Sometimes we fall in love too early. Ifemelu meets Obinze when they are both still at school in Lagos, Nigeria. They are perfect for each other, and it’s assumed by just about everyone that they will be together for a long time. But Nigeria is under military dictatorship, and the greatest success a young person can achieve is to leave the country, so when Ifemelu is offered a part-scholarship to an American university, she has to go.
Life in America is not what Ifemelu had expected. Everything is much harder than it should be, and her race, which she had never even thought much about in Nigeria, now seems to be the most important thing about her. Unable to get a job, and forced into situations she would never have chosen in order to survive, Ifemelu’s life drifts farther and farther from Obinze.
Many years later, after much struggle, Ifemelu has built a successful life in America. She writes a blog about race that is considered one of the foremost sources of the subject. But something doesn’t feel right, despite her success. In search of the missing pieces, Ifemelu returns to Nigeria, and Obinze. After almost a decade apart their lives collide once again.
Americanah, by Chimamanda Ngozi Adichie is a book about everything. It’s about love, coming of age, race, family, politics, heartbreak and hair.
The story weaves in and out of time. We begin with Ifemelu having her hair braided in a sweaty salon in Trenton, New Jersey, prepping herself to go home to Lagos. From there we fall with her back to her teenage years when she met and fell in love with Obinze, and gradually work our way toward the present.
I love Ifemelu. She was one of those girls people spent a lot of time telling to be quiet when she was a kid, but it never really stuck. She’s frequently the smartest person in the room, and she always knows it. She holds people to high standards they can’t always meet. She avoids situations that scare her until they become unavoidable, and then throws herself in whole-heartedly. She’s not afraid to use her voice. One of the most interesting things in this book is watching Ifemelu’s journey from complete bemusement by America, to being able to satirise it to perfection. She repeats the process when she returns home to Nigeria.
There is a distinct sense of otherness surrounding Ifemelu throughout the book. Some of this she places upon herself, and some a result of the racism embedded in Western culture.
She considers herself an outsider in most of the social groups she’s in throughout the novel. When she first arrives in the US, she feels like her friends from Nigeria there are too ‘Americanised’ to have anything in common with anymore. Even once she joins her university’s African Student’s Association and starts down the path that will define her professional life, the sensation never truly leaves her. She gets in a serious relationship with a man she has politics in common with, but little else. She’s uncomfortable with his friends. It’s this feeling of being an outsider that eventually sends her back to Nigeria. Ifemelu is a person in search of home, and I think that’s an experience most of us can relate to.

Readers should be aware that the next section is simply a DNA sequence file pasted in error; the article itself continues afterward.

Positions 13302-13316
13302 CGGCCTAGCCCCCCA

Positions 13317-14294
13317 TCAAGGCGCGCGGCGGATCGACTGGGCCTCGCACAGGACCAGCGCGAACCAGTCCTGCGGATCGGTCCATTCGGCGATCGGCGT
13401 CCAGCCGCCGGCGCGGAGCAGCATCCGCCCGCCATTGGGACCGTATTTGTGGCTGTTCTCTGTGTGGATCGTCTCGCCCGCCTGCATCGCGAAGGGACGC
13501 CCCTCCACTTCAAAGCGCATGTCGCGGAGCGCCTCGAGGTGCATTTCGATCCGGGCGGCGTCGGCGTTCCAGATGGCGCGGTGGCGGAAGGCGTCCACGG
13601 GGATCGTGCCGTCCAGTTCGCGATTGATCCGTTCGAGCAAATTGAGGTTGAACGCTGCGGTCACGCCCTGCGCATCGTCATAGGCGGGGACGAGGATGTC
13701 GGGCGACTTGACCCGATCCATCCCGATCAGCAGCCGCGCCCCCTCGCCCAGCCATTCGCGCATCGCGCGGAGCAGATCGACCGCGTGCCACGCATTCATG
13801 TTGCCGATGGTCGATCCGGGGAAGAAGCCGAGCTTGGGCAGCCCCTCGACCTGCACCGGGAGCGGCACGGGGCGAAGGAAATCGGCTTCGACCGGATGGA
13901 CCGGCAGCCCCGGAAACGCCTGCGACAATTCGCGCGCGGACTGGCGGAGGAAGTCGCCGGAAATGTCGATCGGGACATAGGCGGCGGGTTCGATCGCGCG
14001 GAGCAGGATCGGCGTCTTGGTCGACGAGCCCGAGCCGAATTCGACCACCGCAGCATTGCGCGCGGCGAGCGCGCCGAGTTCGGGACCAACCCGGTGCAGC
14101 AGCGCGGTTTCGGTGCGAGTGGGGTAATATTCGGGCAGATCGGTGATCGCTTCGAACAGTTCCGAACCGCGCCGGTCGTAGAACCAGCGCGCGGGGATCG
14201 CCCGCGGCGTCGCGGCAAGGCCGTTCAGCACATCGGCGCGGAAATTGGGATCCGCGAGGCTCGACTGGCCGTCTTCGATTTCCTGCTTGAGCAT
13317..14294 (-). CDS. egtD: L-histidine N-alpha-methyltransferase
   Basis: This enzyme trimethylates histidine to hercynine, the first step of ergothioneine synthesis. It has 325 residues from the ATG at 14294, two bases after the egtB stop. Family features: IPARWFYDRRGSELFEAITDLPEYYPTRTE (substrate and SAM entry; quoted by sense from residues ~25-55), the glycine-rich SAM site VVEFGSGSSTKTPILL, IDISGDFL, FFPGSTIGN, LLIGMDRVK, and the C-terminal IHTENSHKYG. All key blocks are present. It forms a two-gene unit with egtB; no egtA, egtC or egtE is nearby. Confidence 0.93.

As for the racist othering? There is a ton of it. As both a woman of colour and an immigrant, Ifemelu finds it near impossible to get a job when she first arrives in America. In order to be considered employable she is asked to change her physical appearance. She relaxes her hair until the chemicals that sting her scalp cause it to start falling out. She has to relearn her place in society as American culture makes her race the most important thing about her.
She starts a blog to share her experiences. Posts from the blog are scattered throughout the novel. They are wonderful, thought provoking and funny and made me love Ifemelu (and Adichie) even more. One of my favourite articles she posted was a list of questions determining white privilege. Questions included:
‘If you criticise the government, do you worry that you might be seen as a cultural outsider? Or that might you be asked to “go back to X,” X being somewhere not in America?’
‘When you turn on mainstream TV or open a mainstream newspaper, do you expect to find mostly people of another race?’
Once she is back in Nigeria, it’s not long before Ifemelu starts to blog again. Writing about her life is like an irresistible pull. There is a certain joyousness with which Ifemelu approaches her second blog. She’s writing with the knowledge that she is finally home.
‘Still, she was at peace: to be home, to be writing her blog, to have discovered Lagos again. She had, finally, spun herself into being.’
This book is perfect. I can’t recommend it enough.